Many doctors are concerned about safe levels of alcohol consumption for patients. They point out that consumption of as few as three to five alcoholic drinks per day is associated with adverse health effects, and heavy alcohol consumption may raise blood pressure, increase blood triglycerides, damage the liver, cause birth defects (when alcohol is consumed during pregnancy), and increase the risk of developing certain forms of cancer. Also, the majority of those who develop drinking problems drink relatively small amounts.
A much safer bet for lowering cholesterol is increasing the fiber in your diet. See the next page to learn the types and sources of dietary fiber.
How Dietary Fiber Lowers Cholesterol
Dietary fiber is found exclusively in plant foods. It serves as the structural framework in plants and is one of the most abundant compounds in nature. Fiber is the part of the plant that is not broken down in the intestines by human digestive enzymes. Because it is not digested, fiber is not absorbed in the body. (Bacteria in the intestines can ferment soluble fiber, changing it to short-chain fatty acids that are absorbed, but in general, fiber itself is neither digested nor absorbed.)
Fruits, vegetables, whole-grain breads and cereals, nuts, and legumes (such as dried beans, lentils, and peas) are all sources of fiber in the diet. Fiber is beneficial for a number of reasons. It helps improve intestinal health, prevents heart disease and some cancers, reduces blood pressure, regulates blood sugar, and aids in weight control.
Fiber can be either insoluble or soluble, although most fiber-containing foods have both. Insoluble fiber speeds up the movement of food through the intestines and promotes regularity. It is excreted largely intact. Insoluble fiber can be found in whole-grain foods, wheat bran, many vegetables, and fruit with skin. Soluble fiber -- also called viscous fiber -- dissolves when mixed with water and becomes a gel-like substance, slowing down the movement of food through the small intestine. Sources of soluble fiber include oats, peas, beans, apples, and citrus fruits; one serving of any of these foods provides about one to three grams (g) of soluble fiber.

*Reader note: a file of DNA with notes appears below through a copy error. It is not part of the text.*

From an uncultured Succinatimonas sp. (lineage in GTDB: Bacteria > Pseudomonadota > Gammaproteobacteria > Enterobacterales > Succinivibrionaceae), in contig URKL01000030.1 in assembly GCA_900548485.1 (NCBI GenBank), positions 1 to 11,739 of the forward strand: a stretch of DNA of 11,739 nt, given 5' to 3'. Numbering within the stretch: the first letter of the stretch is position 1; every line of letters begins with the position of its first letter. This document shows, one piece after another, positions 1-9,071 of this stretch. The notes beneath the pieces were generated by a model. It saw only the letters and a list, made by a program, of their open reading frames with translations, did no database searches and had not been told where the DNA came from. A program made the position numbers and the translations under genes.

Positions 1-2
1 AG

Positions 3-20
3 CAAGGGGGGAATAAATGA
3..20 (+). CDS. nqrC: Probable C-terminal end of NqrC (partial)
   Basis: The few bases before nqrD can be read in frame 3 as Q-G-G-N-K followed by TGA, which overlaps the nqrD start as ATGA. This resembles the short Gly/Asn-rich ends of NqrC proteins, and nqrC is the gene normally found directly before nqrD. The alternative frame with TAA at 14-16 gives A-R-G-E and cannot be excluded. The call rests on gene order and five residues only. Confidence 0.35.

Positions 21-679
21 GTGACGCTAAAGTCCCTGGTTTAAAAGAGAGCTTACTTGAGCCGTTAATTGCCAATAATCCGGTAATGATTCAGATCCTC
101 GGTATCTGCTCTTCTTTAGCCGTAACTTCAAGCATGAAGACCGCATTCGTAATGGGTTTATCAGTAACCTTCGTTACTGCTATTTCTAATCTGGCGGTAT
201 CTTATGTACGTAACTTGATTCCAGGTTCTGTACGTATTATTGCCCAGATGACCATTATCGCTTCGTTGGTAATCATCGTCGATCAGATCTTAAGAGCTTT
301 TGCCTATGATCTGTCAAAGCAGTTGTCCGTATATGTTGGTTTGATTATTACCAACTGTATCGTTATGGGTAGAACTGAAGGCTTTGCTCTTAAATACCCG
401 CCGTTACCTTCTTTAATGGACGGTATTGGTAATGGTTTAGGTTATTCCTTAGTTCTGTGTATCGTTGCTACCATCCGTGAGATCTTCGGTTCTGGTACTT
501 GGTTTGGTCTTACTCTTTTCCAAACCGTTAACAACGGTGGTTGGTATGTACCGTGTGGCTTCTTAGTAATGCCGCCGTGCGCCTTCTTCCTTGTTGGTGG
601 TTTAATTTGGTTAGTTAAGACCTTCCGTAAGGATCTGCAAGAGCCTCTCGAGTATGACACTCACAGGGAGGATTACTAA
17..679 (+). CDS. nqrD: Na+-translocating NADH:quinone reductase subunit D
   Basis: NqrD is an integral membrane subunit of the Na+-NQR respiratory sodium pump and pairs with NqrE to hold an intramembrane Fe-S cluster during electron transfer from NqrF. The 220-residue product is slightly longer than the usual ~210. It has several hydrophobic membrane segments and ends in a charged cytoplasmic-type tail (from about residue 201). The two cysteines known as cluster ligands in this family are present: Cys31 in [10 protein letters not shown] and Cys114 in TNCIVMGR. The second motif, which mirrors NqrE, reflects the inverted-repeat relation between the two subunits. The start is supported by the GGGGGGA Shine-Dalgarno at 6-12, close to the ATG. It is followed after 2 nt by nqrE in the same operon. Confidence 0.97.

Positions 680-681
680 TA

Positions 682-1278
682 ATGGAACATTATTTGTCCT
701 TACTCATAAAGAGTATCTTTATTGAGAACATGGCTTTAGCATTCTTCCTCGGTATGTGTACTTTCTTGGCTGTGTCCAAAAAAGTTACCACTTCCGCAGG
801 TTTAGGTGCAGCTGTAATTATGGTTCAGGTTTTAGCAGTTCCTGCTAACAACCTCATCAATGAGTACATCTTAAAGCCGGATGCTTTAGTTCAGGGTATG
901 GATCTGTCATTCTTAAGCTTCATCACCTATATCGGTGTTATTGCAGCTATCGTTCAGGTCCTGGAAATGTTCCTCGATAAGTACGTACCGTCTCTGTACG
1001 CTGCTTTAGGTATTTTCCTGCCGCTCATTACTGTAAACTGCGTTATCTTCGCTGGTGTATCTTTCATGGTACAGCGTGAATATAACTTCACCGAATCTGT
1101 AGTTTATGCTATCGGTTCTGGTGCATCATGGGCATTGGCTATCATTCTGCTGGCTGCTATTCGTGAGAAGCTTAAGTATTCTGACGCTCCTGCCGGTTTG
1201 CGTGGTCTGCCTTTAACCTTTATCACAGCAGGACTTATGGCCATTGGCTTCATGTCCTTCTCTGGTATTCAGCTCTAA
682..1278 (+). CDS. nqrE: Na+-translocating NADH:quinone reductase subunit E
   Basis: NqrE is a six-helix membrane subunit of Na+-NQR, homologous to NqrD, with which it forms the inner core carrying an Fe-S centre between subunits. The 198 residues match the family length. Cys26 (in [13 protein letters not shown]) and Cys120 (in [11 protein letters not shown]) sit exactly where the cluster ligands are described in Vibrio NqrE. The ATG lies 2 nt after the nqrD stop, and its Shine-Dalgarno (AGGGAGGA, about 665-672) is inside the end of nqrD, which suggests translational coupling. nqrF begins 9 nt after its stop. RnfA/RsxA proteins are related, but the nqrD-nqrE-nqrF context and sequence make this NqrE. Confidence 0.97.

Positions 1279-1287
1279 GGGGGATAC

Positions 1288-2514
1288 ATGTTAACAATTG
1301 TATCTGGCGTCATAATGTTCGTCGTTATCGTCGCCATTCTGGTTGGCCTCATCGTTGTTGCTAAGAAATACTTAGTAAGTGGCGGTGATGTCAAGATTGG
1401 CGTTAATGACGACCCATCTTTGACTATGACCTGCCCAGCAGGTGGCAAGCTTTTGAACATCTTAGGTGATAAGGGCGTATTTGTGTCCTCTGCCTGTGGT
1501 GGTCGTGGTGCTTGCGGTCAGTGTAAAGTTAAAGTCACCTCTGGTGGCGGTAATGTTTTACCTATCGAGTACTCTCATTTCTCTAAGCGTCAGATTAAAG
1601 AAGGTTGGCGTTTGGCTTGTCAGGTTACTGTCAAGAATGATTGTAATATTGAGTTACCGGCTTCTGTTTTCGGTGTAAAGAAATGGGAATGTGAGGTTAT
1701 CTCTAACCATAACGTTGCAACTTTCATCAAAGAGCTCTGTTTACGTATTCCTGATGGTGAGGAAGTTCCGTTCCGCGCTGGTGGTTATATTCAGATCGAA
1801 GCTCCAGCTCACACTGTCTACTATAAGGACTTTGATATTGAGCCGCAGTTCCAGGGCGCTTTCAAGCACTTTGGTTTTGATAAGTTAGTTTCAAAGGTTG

Evidence suggests that soluble fiber is more effective at lowering cholesterol, but both types of fiber are important for your health. One of the ways soluble fiber may lower blood cholesterol is through its ability to reduce the amount of bile reabsorbed in the intestines. It works like this: When fiber interferes with absorption of bile in the intestines, the bile is excreted in the feces. To make up for this loss of bile, the liver makes more bile salts. The body uses cholesterol to make bile salts. So in order to obtain the cholesterol necessary to make more bile salts, the liver increases its production of LDL receptors.
These receptors are responsible for pulling cholesterol out of LDL molecules in the bloodstream. Therefore, the more bile salts are made from the liver, the more LDL cholesterol is pulled from the blood. There is more to be learned about the relationship between soluble fiber and cholesterol, however. It is also possible that one of the short-chain fatty acids produced by the fermentation of soluble fiber in the large intestines may inhibit the amount of cholesterol produced by the liver.
Research has shown that increasing soluble fiber by 5 to 10 g a day reduces LDL cholesterol by about five percent. Oat bran and oatmeal, as well as psyllium and barley, are rich in beta-glucan, a soluble form of fiber, which has been shown to lower total cholesterol and LDL cholesterol.
Evidence suggests that more than 11 g of beta-glucan from oats can lower cholesterol up to 14.5 percent. (In one study, 3 g of beta-glucan was equivalent to about 2.5 ounces of oat bran.) In fact, according to the Food and Drug Administration (FDA), foods such as whole oats and barley that contain at least 0.75 g of beta-glucan soluble fiber per serving can state on their label that they may reduce the risk of heart disease, along with a diet low in saturated fat and cholesterol.
The National Cholesterol Education Program (NCEP) suggests that people adhering to the therapeutic lifestyle changes (TLC) program -- a diet and exercise program designed to lower cholesterol -- get at least 5 to 10 g of soluble fiber a day, but 10 to 25 g of soluble fiber is recommended to lower LDL cholesterol even more.